It’s no shock that amid the ongoing pandemic, retailers are seeing e-commerce sales surge. But even so, the numbers are eye-popping.
Walmart reported blowout Q2 earnings on Tuesday, led by a 97% surge in online sales. That comes after Walmart’s online sales rose 74% in Q1. The chain, which was criticized years ago for being too slow to beef up its online presence, has been on an e-commerce hot streak since before the pandemic and is now a formidable online sales foe to Amazon, which saw its net sales rise 40% in Q2.
The stay-at-home era has served as a tide to lift many e-commerce boats: in the first quarter Target saw its online sales spike 141%, and said that in April alone, online sales were up an astonishing 282%. Target reports second-quarter earnings on Wednesday and is likely to disclose similar massive e-commerce gains.
Even Etsy (ETSY), which due to its size is rarely compared to giants like Amazon (AMZN), Walmart (WMT), and Target (TGT), saw its Q2 sales (which are entirely online) rise 137%, driven by mask purchasing, which comprised 14% of all sales in the quarter.
Overall, U. S. e-commerce grew 44. 5% in Q2, the biggest quarterly growth in more than 20 years.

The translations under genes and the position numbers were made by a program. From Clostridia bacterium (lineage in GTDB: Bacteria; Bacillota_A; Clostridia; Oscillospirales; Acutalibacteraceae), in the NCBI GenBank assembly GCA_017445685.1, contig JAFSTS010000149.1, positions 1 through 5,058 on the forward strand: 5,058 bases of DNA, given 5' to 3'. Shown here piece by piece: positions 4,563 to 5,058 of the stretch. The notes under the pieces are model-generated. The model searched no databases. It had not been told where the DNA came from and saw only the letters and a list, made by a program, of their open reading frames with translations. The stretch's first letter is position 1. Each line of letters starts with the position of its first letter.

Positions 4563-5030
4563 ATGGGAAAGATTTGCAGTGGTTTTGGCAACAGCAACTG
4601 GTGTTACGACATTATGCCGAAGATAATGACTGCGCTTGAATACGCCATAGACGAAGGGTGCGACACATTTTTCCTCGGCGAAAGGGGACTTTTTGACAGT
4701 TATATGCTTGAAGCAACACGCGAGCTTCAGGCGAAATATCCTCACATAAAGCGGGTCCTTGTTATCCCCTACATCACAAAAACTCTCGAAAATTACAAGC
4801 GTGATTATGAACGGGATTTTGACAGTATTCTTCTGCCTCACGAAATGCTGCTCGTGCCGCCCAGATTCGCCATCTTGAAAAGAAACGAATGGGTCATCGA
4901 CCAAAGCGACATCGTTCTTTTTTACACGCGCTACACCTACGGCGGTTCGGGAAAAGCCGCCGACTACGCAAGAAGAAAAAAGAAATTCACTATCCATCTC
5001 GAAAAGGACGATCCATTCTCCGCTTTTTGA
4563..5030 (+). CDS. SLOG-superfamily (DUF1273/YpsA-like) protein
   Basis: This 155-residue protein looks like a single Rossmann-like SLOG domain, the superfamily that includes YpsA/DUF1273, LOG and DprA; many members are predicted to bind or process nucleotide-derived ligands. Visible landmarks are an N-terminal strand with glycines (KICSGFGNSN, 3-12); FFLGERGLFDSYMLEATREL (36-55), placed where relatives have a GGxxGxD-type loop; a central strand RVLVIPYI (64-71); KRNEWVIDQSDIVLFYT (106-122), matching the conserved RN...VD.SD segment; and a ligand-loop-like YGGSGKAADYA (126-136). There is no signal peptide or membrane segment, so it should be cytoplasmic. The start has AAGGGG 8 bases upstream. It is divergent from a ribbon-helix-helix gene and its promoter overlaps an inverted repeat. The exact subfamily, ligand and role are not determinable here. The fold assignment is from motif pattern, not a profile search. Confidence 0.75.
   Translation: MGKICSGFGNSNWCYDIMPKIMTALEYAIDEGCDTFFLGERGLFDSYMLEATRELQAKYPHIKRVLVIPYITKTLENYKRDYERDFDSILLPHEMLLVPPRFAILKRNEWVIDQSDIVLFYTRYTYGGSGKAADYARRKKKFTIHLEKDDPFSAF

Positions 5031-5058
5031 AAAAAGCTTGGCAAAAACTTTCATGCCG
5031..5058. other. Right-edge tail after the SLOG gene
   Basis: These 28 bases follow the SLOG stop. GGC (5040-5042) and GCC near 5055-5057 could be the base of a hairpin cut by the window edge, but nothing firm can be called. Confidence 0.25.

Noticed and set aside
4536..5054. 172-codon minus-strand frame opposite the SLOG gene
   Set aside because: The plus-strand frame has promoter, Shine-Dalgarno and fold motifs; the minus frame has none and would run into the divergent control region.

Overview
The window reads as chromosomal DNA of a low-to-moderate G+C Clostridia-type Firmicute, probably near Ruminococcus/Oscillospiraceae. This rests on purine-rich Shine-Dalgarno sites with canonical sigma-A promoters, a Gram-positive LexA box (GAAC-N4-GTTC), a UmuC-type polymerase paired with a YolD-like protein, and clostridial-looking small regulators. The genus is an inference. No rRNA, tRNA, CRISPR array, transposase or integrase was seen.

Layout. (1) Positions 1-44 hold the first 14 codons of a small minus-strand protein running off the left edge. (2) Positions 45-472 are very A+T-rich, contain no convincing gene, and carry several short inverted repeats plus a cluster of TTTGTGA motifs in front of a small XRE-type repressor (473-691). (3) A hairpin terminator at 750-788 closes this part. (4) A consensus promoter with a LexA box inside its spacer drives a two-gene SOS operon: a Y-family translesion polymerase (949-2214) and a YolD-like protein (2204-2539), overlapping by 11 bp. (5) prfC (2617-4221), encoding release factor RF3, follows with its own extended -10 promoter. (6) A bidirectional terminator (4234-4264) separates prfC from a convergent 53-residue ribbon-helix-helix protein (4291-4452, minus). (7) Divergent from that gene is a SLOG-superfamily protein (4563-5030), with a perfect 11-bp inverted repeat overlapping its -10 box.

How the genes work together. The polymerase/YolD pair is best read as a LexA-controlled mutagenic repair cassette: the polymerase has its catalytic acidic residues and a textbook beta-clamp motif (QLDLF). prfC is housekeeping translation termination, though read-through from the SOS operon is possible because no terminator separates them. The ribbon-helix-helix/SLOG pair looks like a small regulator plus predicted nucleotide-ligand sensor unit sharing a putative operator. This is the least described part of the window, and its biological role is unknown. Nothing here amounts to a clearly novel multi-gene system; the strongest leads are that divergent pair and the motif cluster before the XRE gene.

That e-commerce surge stands in brutally sharp contrast to the headlines in brick-and-mortar: bankruptcy filings galore, including Lord & Taylor, Men’s Wearhouse parent Tailored Brands, Ann Taylor and Lane Bryant parent Ascena Retail, Lucky Brand Jeans, and The Paper Store, all in the past two months. As Americans continue to work from home and socially distance, they’re shopping online, and also beginning to make more than just essential purchases online. U. S. retail sales rose 1. 2% in July, which was less than predicted but marked the third straight month that spending rose, a good sign of economic recovery. Consumers are shopping again, but doing it mostly online.
So, this massive e-commerce surge can be largely chalked up to the pandemic.
The scarier question for traditional brick-and-mortar retailer is: What if it isn’t?
According to Department of Commerce statistics, e-commerce makes up just 16. 1% of total U. S. retail spending. But the direction of the trend is obvious. One year ago, e-commerce was 10. 8% of U. S. retail. Just a few years ago, retail chains were encouraged to have an online presence as an addition to their physical presence; then over time, the buzzword became an “omni-channel” approach; soon, if it isn’t the case already, a chain’s e-commerce platform is going to be more important than its physical footprint.
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